With a little effort, hops can be trained to grow sideways. Coarse, heavy twine works best for this. It must be well secured and supported every 6 feet or so. Used this way, a hop is a great plant to enliven a fence.

Though hops aren’t listed as an invasive species, they can spread aggressively. The underground rhizome is always expanding: what was a lone bine one year might be three the next, and six the year after that. You can dig up an excessively vigorous plant during the dormant season and trim the rhizome. Luckily, the plant produces no seeds (since only females are grown), so you needn’t worry about volunteers showing up.

Hop pests and diseases
Newer hop varieties feature greater vigor and disease resistance than the landrace classics, but most hops are susceptible to a variety of ailments. In damp regions, mildew is most critical. Help prevent it by pruning off the bottom foot or two of leaves. A spray of copper fungicide can help, though well-planned plantings (plenty of space between plants and good drainage) are the best preventative. Black root rot, a result of overwatering, is another reason to ensure your hops don’t get too damp.

Hops are prone to a variety of viruses. Most of them (including apple mosaic virus and hop mosaic virus) affect productivity and alpha acid content (bittering potential). Select your plants from a reputable dealer: Hop rhizomes should be grown under controlled conditions from genetically pure stock.

Also watch out for aphids and spider mites, both of which can multiply quickly and severely damage a plant.

Hop Varieties to Try


Cascade is the classic, signature hop of the new generation of Northwest flavors. The Cascade aroma is of citrus and grapefruit. It has enough bittering alpha-acids to work as a dual purpose hop. It is fairly disease resistant and definitely a vigorous grower.

This is my favorite hop variety. In the garden, it is a strong grower and has good disease resistance. In a brew, it is another dual-purpose hop suitable for early bittering as well as late flavor and aroma additions. Chinook makes me think of a campsite in a pine forest after an overnight rain—spicy and piney with a little bit of smoky pungence.

Crystal is another US-bred variety with decent disease resistance and growing vigor. It is mild, herbal, spicy and a little bit floral. Traditionally an aroma and flavor hop, it can also be used for bittering if you’re not afraid to use a lot.


The most common ornamental hop these days is “Golden” (not to be confused with the Golding family of brewer’s hops). It could be thought of as semi-dwarf, offering somewhat less aggressive growth than the brewing varieties. The color, as you might guess, is on the pale and yellow side, particularly the cones.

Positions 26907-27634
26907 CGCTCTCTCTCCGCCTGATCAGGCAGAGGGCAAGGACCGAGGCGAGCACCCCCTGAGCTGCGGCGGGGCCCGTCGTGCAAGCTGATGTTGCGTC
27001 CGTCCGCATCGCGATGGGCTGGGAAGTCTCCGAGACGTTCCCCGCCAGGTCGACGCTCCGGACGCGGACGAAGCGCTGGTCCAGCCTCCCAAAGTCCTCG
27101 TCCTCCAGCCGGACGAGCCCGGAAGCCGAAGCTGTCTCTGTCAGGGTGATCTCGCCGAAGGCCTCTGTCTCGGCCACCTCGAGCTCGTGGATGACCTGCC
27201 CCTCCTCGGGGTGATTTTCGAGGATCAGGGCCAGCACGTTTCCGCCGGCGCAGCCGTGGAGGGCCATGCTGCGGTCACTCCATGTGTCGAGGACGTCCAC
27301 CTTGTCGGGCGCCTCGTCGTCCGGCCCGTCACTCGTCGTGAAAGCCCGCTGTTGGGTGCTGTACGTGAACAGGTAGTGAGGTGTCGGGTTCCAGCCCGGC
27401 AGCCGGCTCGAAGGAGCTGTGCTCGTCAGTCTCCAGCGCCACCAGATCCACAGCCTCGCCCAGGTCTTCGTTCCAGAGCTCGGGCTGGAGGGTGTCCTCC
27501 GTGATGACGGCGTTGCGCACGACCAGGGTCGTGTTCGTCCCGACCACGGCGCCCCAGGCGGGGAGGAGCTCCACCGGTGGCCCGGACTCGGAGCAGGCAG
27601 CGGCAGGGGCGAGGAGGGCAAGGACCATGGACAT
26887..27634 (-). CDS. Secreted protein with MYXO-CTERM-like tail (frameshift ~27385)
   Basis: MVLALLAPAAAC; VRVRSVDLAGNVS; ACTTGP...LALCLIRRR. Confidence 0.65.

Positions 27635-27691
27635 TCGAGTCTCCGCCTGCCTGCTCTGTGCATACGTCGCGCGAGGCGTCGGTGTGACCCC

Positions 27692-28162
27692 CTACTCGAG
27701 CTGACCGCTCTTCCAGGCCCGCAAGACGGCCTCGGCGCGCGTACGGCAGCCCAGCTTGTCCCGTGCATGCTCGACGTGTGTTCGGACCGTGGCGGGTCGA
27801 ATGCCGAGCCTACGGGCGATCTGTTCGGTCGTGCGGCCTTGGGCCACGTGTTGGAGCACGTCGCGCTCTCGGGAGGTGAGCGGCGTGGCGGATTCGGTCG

Summer Shandy
This is a new dwarf ornamental hop bred for a more manageable habit and less aggressive climbing, even to the extent of needing a little assistance and training. It features golden foliage that slowly darkens over time.

Hops: A bit of legend, a bit of history
Hops have long been surrounded with an air of mystery. The phrase “hopping mad” is sometimes falsely attributed to the antics of seasonal workers hired to harvest the plant in the 1800. There’s no actual evidence to support this. If hop harvesters got a little crazy at the end of the day, it was probably from excess consumption of the finished product rather than exposure to the plant. Hops’ familial relationship with cannabis leads to rumors (perhaps borne of wishful thinking) that hops can induce hallucinations or lend something special to beer’s intoxicating power beyond what alcohol provides. Again, there’s no real evidence of this, and their closeness to chamomile does suggest that, if anything, a hop-laden beer is just going to make you a little more sleepy than a glass of wine or other drink.

Unbittered beer is almost undrinkably sweet and certainly not the refreshing beverage we expect today. For centuries, brewers used a variety of spices to bitter and flavor their brews. The use of hops originated in central Europe and soon spread to other regions. Hopped beers not only lasted longer but also evaded the taxes levied on brewing spices. But as quickly as brewers began to use hops, taxes followed. All through the 16th and 17th centuries, various royal edicts sought to manage hop growth, as much for economic reasons as anything else. Various organized efforts were made to stamp out the “wicked and pernicious weed,” ostensibly for moral reasons: but let’s be honest, no one likes to see a tax source dry up. In the end, the superior taste and longer storage life of hopped beers won out, though the two styles coexisted for quite some time, with the term “ale” referring to an unhopped brew and “beer” to a hopped one.